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Projet de rapport Ayala Logistique 160923 .pdf



Nom original: Projet de rapport Ayala Logistique 160923.pdf
Titre: PR_INI
Auteur: CUJKOVA Janetta

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European Parliament
2014-2019

Committee on Transport and Tourism

2015/2348(INI)
21.9.2016

DRAFT REPORT
on logistics in the EU and multimodal transport in the new TEN-T corridors
(2015/2348(INI))
Committee on Transport and Tourism
Rapporteur: Inés Ayala Sender

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United in diversity

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PR_INI
CONTENTS
Page
MOTION FOR A EUROPEAN PARLIAMENT RESOLUTION ............................................ 3
EXPLANATORY STATEMENT.............................................................................................. 8

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MOTION FOR A EUROPEAN PARLIAMENT RESOLUTION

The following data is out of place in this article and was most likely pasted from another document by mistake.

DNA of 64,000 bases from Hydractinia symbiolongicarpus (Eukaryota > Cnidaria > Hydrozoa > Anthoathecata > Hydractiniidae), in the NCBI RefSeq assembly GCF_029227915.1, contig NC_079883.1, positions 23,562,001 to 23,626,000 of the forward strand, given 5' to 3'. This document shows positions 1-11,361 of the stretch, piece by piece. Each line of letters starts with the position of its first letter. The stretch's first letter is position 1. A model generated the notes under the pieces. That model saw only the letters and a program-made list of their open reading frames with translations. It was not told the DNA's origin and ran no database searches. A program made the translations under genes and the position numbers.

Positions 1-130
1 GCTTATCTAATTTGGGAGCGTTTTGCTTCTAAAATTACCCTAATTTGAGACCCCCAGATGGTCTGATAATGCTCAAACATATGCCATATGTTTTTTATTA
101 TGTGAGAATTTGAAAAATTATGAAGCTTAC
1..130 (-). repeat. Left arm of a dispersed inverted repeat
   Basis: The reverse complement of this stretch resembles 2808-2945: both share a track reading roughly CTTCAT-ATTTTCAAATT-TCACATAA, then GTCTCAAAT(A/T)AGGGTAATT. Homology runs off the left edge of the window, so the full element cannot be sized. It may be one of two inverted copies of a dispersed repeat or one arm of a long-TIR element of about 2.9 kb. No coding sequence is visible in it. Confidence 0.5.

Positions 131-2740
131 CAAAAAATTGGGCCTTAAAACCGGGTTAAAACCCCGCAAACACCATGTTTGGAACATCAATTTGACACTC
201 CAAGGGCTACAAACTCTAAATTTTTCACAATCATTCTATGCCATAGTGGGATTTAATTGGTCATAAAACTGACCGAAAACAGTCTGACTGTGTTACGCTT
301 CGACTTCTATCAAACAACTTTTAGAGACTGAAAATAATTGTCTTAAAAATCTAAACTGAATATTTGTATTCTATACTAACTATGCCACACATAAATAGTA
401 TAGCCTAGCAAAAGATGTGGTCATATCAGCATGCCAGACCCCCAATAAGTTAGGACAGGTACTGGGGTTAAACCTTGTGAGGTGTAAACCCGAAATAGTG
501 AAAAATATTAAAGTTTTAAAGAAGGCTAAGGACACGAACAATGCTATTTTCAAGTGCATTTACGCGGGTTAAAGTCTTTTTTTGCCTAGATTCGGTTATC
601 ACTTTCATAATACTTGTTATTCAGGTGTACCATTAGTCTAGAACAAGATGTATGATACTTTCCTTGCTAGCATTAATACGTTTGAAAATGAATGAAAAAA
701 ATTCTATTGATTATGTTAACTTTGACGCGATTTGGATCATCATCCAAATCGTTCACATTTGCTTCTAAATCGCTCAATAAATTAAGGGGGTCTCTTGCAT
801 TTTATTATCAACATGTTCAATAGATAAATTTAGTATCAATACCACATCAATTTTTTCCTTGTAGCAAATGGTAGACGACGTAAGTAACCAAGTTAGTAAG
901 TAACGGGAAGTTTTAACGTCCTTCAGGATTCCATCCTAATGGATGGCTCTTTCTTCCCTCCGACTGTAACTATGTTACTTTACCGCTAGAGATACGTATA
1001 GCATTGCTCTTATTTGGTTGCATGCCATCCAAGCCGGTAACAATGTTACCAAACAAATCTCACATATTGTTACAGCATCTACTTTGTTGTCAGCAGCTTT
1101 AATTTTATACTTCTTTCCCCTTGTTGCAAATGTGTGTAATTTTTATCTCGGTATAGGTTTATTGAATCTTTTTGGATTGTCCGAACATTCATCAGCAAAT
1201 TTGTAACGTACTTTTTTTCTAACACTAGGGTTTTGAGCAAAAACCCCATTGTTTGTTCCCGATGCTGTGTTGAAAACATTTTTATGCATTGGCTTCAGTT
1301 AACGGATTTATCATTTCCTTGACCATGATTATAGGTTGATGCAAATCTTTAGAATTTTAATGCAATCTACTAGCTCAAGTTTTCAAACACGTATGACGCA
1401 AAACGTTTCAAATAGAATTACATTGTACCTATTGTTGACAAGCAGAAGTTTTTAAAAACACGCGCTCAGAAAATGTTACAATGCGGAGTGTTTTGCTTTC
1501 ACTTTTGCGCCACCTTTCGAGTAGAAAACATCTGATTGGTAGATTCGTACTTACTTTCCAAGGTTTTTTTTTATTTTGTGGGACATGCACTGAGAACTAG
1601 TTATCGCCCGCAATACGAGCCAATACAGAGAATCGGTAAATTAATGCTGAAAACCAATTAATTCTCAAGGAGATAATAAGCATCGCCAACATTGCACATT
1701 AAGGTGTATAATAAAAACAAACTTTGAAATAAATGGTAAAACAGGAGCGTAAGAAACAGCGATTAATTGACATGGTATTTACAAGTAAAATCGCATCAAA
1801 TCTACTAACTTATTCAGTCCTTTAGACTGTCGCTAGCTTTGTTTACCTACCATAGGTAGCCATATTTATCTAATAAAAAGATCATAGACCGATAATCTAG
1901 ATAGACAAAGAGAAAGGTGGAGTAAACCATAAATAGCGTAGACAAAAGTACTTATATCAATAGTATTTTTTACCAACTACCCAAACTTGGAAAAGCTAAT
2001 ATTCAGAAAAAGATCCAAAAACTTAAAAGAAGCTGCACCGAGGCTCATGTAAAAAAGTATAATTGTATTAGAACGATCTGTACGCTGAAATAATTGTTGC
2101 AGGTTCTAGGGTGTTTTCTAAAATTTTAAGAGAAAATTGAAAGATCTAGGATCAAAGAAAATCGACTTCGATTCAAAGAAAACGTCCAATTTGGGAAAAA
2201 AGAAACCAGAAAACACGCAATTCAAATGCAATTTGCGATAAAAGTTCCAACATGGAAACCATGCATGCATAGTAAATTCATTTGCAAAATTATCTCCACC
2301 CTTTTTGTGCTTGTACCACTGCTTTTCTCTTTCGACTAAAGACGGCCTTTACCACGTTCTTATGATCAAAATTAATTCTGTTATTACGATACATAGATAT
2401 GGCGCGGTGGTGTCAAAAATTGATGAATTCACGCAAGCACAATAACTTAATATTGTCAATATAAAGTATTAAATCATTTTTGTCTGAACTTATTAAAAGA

on logistics in the EU and multimodal transport in the new TEN-T corridors
(2015/2348(INI))
The European Parliament,


having regard to its resolution of 9 September 2015 on the implementation of the 2011
White Paper on Transport: taking stock and the way forward towards sustainable
mobility1,



having regard to its resolution of 2 December 2015 on sustainable urban mobility2,



having regard to its resolution of 4 September 2008 on freight transport in Europe3,



having regard to its resolution of 5 September 2007 on freight transport logistics in
Europe and sustainable mobility4,



having regard to Regulation (EU) No 1315/20135 and Regulation (EU) No 1316/20136,



having regard to Regulation (EU) No 913/20107,



having regard to the Commission Communication on a European strategy for
low-emission mobility (COM(2016)0501),



having regard to the Rotterdam Ministerial Declaration of 20 June 2016 on
Implementing the Trans-European Transport Network (TEN-T)8,



having regard to the issue papers prepared by the European Coordinators on the TEN-T
corridors for the 2016 Rotterdam TEN-T days9,



having regard to Court of Auditors Special Report No 08/2016: Rail freight transport in
the EU: still not on the right track10,



having regard to Rule 52 of its Rules of Procedure,



having regard to the report of the Committee on Transport and Tourism and the opinion